QUESTION: Has the U.S. Justice Department sent poll watchers to Alamance County to keep an eye on Tuesday’s election?
ANSWER: It appears that the federal government did have at least one set of boots on the ground during Tuesday’s general election in Alamance County.
According to the U.S. Department of Justice, Alamance County is one of 64 jurisdictions in 24 states where its Civil Rights Division had dispatched monitors to watch for possible voting rights violations during this year’s election.
In a news release issued on Monday, the Justice Department also identified Mecklenburg, Columbus, Harnett, and Wayne counties as four other destinations for these monitors in North Carolina.
Dawn Hurdle, Alamance County’s elections director, conceded that she and her staff were notified about Alamance County’s place in this roster a few days ahead of the big vote on Tuesday.
“We were notified last week that the DOJ will be in our county,” Hurdle explained in an interview Tuesday. “It’s just one lady, and she will be here to observe and ask questions of voters.”
The county’s elections director said that this solo observer could potentially show up at any of the county’s voting precincts but would remain outside the 50-foot zone where campaigning is strictly prohibited.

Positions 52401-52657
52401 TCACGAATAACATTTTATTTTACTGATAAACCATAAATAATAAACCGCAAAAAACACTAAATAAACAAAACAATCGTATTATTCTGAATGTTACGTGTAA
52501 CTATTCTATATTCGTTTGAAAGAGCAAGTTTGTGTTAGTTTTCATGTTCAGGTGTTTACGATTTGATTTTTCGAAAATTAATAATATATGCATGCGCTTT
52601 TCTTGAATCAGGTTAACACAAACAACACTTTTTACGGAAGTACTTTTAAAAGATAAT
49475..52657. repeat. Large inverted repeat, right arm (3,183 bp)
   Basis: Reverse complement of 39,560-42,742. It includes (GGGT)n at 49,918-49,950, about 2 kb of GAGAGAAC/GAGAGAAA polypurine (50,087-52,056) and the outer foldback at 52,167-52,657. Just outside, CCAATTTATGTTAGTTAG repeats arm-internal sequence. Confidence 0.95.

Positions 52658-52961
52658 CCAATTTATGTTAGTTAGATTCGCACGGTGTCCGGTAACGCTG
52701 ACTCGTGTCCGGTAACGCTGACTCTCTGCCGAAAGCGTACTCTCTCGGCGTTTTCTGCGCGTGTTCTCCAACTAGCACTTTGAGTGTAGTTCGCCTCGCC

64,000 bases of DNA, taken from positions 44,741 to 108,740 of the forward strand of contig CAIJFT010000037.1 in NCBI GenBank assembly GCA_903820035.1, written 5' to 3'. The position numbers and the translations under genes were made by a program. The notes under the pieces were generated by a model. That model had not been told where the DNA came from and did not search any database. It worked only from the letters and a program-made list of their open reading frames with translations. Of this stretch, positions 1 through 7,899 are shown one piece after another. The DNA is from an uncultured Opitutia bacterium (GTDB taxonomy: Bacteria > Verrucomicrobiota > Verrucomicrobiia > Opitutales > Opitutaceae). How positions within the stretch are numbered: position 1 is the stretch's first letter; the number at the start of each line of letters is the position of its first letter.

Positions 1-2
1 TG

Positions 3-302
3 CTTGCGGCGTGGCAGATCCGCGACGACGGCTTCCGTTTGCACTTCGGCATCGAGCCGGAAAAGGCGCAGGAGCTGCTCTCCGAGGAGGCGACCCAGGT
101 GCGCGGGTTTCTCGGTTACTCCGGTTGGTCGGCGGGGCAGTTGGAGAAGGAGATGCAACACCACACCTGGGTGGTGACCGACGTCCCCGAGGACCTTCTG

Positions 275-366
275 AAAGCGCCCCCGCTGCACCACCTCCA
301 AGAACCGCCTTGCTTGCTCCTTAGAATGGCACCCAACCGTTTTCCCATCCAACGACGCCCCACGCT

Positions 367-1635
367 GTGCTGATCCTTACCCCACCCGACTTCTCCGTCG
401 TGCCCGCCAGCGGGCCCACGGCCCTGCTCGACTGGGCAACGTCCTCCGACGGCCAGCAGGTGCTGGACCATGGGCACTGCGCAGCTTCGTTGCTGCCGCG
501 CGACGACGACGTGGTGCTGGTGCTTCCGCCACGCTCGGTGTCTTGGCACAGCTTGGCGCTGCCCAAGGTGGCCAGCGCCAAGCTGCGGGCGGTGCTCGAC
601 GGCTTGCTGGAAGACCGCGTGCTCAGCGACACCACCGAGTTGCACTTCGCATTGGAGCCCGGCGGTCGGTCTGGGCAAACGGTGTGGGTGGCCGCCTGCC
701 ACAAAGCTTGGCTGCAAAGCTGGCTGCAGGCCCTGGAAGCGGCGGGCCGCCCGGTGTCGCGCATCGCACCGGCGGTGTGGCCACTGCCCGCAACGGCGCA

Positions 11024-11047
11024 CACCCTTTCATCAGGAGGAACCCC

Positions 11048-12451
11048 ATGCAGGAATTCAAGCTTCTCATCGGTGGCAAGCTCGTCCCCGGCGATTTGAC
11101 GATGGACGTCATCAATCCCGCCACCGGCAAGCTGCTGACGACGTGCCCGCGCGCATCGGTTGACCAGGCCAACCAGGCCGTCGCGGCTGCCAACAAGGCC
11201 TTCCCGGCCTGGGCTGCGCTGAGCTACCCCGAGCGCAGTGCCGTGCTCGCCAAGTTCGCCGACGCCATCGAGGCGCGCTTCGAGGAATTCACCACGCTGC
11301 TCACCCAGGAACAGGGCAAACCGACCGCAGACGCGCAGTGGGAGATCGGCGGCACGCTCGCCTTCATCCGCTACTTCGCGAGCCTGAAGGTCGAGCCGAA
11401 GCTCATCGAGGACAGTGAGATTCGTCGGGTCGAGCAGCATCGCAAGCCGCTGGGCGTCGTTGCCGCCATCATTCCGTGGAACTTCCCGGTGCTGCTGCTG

Hurdle nevertheless pleaded her ignorance when asked why exactly Alamance County had been chosen to play host to this legate from the federal government.
According to the Justice Department, its Civil Rights Division “has regularly monitored” elections “in the field” to ensure compliance with the 1965 Voting Rights Act. The federal agency notes that these monitors are pulled from either a U.S. Attorney’s office or the Civil Rights Division’s own personnel. It also acknowledges that the Office of Personnel Management can send out its own election monitors in response to a federal court order.
Yet, the Justice Department never spells out the precise criteria it uses to determine where these individuals are ultimately sent to observe and report.
In years past, the DOJ’s Civil Rights Division had its sights trained on Alamance County due to suspicions that the local sheriff’s department had been selectively targeting Latino drivers for traffic stops and arrests. These allegations were especially prolific in 2010, when Alamance County’s Republican sheriff Terry Johnson fought off a determined electoral challenge from his former subordinate Ron Parrish, a Democrat who has gone on to serve as Gibsonville’s chief of police.
That race was, incidentally, the last time that Johnson faced any electoral opposition until this year, when the Democrats fielded first time candidate Kelly T. White against the long-time Republican incumbent.
The Civil Rights Division would eventually parlay many of the allegations from 2010 into a federal anti-discrimination case that it pursued against Johnson. A federal judge ultimately dismissed the agency’s claims in 2015, although it took several more years for the Justice Department to settle its differences with Johnson.